1. You Cringe Every Time You Hear Someone Say “Il-eh-NOISE” Everyone in the country knows that it’s “IL-IH-NOY” just like they know it’s “AR-KAN-SAW.” Everyone in the country should cringe if someone says “IL-EH-NOISE.” Besides, what’s far-and-away the most annoying pronunciation of the state’s name is “ELL-EH-NOY” and like half of everyone does that.

2. You’re Either A Chicagoan or A Northern Kentuckian Not sure who in the state identifies themselves as a “Northern Kentuckian,” especially considering Kentucky doesn’t make up huge part of Illinois’ border. I know that a lot of us up-state folk like to lump everything south of I-80 as “southern Illinois,” but after spending four years in college smack-dab in the middle of the state, I know there’s a lot of “central Illinois” pride.

3. Rubbing Honest Abe’s Nose Is Second Nature Personally, I prefer to high-five his kid.
high five

4. Ketchup And Hot Dogs DO Not Go Together This one might have made sense on “Ten Things only People From Chicago Will Understand,” but not on this list. Clearly the author has completely forgotten the title of her post.

5. When It Comes To Baseball, There’s No Such Thing As A Fairweather Fan Sure, we love our baseball. But if you read on, the author claims “For Illinoisans, you’re either a Cubs fan or you’re a White Sox fan.” Again, forgetting there’s more to the state than Chicago, the author is ignoring the wide swaths of the state dominated by Cardinals fans. Take a peek at the NY Times fascinating interactive map on the geography of baseball fandom.

6. You Wear Shorts One Day And A Down Coat The Next As if Illinois is the only state that has weird weather. The entire northern half of the country could claim this one. I mean, how many lame stand-ups have used the same joke that whatever city they’re in that night is the “only city in the country where you can experience all four seasons in a single day.” Scientifically speaking, there are a number of states that experience wild temperature fluctuations more often then Illinois, particularly those  affected by Chinook winds.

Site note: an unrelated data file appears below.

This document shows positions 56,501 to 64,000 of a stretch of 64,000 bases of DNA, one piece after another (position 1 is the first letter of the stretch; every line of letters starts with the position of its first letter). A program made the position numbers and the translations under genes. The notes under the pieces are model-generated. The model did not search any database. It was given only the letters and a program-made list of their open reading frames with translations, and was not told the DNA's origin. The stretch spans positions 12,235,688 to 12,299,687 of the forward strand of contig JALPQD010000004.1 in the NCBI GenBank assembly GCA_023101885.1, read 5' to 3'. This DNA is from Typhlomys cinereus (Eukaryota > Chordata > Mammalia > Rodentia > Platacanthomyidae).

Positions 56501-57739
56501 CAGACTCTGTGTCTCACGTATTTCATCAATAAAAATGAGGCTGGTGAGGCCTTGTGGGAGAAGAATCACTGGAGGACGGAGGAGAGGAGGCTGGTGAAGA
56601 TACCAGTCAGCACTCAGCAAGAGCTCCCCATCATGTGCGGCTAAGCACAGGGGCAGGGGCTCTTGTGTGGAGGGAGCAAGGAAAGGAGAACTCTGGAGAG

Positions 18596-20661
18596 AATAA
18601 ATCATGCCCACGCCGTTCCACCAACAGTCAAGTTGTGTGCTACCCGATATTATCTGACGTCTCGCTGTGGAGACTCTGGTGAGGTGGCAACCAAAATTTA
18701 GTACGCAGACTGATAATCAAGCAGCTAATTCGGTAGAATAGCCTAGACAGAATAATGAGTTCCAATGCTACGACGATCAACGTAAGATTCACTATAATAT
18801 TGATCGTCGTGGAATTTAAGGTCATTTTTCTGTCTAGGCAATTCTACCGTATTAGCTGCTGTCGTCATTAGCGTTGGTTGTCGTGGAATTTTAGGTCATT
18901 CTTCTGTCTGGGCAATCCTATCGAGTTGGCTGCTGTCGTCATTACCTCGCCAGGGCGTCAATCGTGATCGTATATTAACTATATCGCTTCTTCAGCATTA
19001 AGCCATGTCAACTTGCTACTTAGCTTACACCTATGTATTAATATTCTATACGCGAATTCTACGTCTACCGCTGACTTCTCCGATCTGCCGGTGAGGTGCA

7. Orange On The Highway Means Summer The orange the author is referring to is construction cones, and apparently she thinks we’re the only state who does road work in the summer.

8. You Can Tell Corn From Soybeans In A Split-Second Yeah, Illinois is among the top corn- and soybean-producing states in the country. But so are Iowa, Indiana, and Nebraska. And a much higher percentage of their population lives in the rural areas. So they’re probably much more likely to differentiate those crops than us.

9. Starved Rock State Park Is The Most Beautiful Place Ever Starved Rock is beautiful, no question. But Starved Rock is constantly overrun by tourists more focused on taking selfies than staying on the trails. My advice: go in the dead of winter when the waterfalls are frozen and the crowds dwindle. Or travel a few more miles south and visit the equally beautiful and less crowded Matthiessen State Park.

10. Speed Limits Are Only A Suggestion The author goes on to say. “Illinois is pretty much the Autobahn.” Really? There were stretches of Montana highway that famously had no speed limit for a while.

Long story short: The people who write these articles aren’t as funny or special as they think they are. Let’s leave the top ten lists to Letterman.